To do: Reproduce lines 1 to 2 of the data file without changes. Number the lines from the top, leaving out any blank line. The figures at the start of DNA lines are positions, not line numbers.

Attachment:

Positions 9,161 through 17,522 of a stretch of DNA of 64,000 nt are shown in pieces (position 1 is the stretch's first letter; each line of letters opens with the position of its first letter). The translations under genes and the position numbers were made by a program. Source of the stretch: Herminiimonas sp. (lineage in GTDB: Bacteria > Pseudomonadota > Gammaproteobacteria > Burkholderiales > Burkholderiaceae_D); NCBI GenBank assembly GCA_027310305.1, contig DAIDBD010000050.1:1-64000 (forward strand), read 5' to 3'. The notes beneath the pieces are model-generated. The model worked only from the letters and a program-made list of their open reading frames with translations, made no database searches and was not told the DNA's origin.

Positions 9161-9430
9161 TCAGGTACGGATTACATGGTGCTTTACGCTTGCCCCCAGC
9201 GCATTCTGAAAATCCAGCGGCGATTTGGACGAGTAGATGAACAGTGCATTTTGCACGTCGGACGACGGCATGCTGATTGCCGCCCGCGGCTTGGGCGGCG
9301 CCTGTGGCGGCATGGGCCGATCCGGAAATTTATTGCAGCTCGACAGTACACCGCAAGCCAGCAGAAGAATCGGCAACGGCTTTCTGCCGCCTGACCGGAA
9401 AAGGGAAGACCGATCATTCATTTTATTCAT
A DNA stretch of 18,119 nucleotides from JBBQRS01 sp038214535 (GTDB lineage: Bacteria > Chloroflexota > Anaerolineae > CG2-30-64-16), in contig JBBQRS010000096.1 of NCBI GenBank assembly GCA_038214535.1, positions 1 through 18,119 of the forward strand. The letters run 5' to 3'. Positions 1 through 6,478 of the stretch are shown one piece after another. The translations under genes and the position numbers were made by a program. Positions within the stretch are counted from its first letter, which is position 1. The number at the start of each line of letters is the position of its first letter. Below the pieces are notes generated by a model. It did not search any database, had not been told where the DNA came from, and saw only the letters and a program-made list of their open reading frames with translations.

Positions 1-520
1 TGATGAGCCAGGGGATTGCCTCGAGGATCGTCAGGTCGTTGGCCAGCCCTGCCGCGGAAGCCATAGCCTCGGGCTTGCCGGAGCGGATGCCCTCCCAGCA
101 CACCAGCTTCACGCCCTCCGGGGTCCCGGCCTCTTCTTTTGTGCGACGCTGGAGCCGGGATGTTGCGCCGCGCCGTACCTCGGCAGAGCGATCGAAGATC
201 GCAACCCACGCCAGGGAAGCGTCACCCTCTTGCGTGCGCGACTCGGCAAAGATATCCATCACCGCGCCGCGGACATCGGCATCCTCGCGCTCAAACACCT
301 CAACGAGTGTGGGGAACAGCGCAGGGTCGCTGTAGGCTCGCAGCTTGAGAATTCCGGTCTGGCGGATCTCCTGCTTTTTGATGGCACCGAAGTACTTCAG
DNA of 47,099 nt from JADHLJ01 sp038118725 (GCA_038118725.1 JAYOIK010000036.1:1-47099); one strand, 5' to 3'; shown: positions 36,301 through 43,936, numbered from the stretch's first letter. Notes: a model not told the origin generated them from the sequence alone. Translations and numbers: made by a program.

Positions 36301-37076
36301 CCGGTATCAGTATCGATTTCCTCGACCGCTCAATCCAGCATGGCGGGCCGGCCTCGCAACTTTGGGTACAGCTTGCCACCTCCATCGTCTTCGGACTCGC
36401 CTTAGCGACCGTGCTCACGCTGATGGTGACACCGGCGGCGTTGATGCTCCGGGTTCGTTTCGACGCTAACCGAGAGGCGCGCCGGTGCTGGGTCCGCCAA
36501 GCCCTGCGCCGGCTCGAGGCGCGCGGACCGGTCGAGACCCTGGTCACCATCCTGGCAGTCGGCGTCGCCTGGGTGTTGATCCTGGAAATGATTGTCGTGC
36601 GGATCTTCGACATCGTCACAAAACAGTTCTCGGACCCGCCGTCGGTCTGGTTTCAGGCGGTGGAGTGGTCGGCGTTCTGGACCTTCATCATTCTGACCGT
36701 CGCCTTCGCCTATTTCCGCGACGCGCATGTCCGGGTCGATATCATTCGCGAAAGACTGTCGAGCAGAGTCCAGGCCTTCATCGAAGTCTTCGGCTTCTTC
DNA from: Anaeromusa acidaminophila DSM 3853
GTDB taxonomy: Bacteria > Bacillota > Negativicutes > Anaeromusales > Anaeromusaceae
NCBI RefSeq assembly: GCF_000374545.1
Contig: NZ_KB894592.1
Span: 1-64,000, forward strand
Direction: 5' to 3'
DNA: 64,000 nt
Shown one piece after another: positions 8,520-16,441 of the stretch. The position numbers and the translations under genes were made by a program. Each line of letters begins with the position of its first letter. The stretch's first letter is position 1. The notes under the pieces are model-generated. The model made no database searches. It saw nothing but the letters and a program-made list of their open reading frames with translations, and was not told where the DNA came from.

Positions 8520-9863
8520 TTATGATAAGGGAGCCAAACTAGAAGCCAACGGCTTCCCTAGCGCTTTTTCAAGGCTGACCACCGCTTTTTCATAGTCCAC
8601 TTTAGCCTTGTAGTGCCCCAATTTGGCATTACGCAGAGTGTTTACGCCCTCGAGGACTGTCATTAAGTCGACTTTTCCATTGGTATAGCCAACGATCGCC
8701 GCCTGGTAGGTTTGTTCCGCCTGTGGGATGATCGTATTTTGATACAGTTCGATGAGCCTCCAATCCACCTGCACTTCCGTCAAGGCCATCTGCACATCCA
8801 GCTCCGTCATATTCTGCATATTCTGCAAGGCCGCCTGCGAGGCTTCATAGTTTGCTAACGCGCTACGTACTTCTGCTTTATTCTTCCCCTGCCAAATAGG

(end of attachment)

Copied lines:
Positions 9,161 through 17,522 of a stretch of DNA of 64,000 nt are shown in pieces (position 1 is the stretch's first letter; each line of letters opens with the position of its first letter). The translations under genes and the position numbers were made by a program. Source of the stretch: Herminiimonas sp. (lineage in GTDB: Bacteria > Pseudomonadota > Gammaproteobacteria > Burkholderiales > Burkholderiaceae_D); NCBI GenBank assembly GCA_027310305.1, contig DAIDBD010000050.1:1-64000 (forward strand), read 5' to 3'. The notes beneath the pieces are model-generated. The model worked only from the letters and a program-made list of their open reading frames with translations, made no database searches and was not told the DNA's origin.

Positions 9161-9430